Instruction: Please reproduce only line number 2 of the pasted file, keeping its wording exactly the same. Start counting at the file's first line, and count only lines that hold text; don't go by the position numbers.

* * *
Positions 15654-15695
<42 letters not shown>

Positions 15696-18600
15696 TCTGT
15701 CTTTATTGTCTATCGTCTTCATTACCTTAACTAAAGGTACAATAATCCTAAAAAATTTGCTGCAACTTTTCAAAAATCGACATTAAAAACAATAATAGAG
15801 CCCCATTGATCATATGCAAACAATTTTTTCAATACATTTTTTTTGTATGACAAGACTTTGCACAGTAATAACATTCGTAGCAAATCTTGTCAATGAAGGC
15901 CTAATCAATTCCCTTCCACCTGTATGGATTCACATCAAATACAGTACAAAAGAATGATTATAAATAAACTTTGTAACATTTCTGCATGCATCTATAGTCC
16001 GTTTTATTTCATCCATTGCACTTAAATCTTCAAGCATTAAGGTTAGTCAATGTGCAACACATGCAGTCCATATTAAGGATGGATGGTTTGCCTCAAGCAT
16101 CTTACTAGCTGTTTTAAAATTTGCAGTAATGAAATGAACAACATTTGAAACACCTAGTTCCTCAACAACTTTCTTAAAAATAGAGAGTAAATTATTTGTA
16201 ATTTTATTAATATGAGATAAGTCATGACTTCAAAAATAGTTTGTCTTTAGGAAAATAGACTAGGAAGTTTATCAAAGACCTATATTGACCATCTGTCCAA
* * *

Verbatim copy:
<42 letters not shown>